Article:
It was extremely helpful to hear from many of you on April 28th and am looking forward to hearing more from you this Friday, May 5th! This week, I’d like to offer some insight into what’s coming up:
Based on our research, SB147 would require employers who provide health care coverage for employee pregnancies and childbirth to also provide health care benefits for elective abortions that take place.
The Elliott Larsen Civil Rights Act (ELCRA) says that an employer cannot “treat any individual affected by pregnancy, childbirth, the termination of a pregnancy, or a related medical condition differently for any employment-related purpose from another individual who is not so affected but similar in ability or inability to work, without regard to the source of any condition affecting the other individual’s ability or inability to work.”
Additionally, the ELCRA states that an employer shall not “discriminate against a person on the basis of sex with respect to a term, condition, or privilege of employment, including, but not limited to, a benefit plan or system.” [MCL 37.2202(1)(c).]
This bill changes the definition of “sex” to “include, but not limited to, pregnancy, childbirth, the termination of a pregnancy, or a related medical condition.”
Freedom of religion, as spelled out in our Constitution, prohibits the state from requiring small businesses or a religious organization to fund late-term abortions. This proposal would force all Michigan employers, including religious organizations, to fund elective abortions as part of the benefits package offered to their employees.
Some other major issues with the bill:
- State law can sometimes have a higher threshold of minimum standards than federal law. Title VII gives employers leeway in this area; however, this law is written from the perspective of “an employer shall not” – which could allow Senate Bill 147 to supersede federal law.
- There is no distinction in Elliott Larsen between an employer who pays an insurance company to provide an benefit plan to its employees and an employer who provides self-insured coverage. It looks like this law would transform all benefit plans.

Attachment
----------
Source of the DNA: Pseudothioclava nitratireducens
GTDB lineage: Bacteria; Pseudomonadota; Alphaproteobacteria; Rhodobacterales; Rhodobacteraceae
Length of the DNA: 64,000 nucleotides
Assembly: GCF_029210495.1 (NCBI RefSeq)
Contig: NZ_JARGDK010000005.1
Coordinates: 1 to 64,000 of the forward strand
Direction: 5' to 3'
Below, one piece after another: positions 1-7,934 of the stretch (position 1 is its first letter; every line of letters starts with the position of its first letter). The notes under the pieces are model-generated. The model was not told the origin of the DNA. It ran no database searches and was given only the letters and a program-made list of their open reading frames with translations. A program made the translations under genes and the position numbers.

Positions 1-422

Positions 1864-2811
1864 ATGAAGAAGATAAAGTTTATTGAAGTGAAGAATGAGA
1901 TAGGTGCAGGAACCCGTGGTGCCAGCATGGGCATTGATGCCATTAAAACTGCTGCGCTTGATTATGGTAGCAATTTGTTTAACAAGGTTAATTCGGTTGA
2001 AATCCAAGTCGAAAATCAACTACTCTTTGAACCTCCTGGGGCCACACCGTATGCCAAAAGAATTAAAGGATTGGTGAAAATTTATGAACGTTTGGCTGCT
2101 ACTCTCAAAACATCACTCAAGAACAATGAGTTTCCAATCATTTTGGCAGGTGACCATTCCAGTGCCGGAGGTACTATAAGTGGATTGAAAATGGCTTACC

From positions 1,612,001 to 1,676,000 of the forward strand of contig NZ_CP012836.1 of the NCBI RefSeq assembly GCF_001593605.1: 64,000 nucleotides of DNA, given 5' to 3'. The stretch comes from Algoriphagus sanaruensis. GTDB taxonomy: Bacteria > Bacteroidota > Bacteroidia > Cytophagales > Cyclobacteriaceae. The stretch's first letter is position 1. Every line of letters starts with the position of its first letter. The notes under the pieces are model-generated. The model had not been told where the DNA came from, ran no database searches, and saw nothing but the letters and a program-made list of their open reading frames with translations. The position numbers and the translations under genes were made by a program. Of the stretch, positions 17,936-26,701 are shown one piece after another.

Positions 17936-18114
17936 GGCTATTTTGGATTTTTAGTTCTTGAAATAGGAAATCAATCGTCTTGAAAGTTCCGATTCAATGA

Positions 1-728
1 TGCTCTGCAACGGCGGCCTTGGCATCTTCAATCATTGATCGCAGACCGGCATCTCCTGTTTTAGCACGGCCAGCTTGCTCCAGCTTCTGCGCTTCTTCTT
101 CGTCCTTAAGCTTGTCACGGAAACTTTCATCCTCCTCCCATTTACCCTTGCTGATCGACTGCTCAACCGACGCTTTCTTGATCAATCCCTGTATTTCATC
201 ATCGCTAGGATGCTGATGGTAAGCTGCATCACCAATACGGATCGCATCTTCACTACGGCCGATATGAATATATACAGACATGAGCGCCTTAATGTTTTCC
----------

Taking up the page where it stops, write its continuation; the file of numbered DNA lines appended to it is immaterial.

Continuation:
- There is no way for churches or religious institutions to “opt out” of this law. There may be a federal law defense for church employers, but only as to “ministerial employees” like ministers and teachers actually teaching the faith, as described in federal caselaw in Hosanna-Tabor.
- Employers with a “freedom of conscience objection” would likely risk all the legal costs associated with defending their beliefs. If such an employer refuses to comply with the Elliott Larsen Civil Rights Act (ELCRA), the employee could file a complaint with the Michigan Department of Civil Rights, and the employer would have to pay the cost of litigating whether or not they have a First Amendment defense to protect the employer’s employment decision.
- Employers who provide health care coverage for their employees’ pregnancies and child birth could also be forced to provide health care benefits for their employees’ elective abortions – including “abortion leave” for their team members.
According to a Wall Street Journal article, companies forced to pay for employee abortions have scaled back on other benefits. For example, a survey of 3,000 employers found only 35% now offer paid maternity leave benefits beyond what is mandated by federal law, down from 53% in 2020. For a practical example of consequences caused by these policies, the video streaming platform Hulu (48 Million Users) cut its parental leave policy from 20 weeks down to just 8 weeks – a 60% reduction.
Your feedback is extremely important to me. Please reach out to me through phone/email/letter with any desires and concerns you have related to the full scope of my position as your State Representative!
Michigan House District 66
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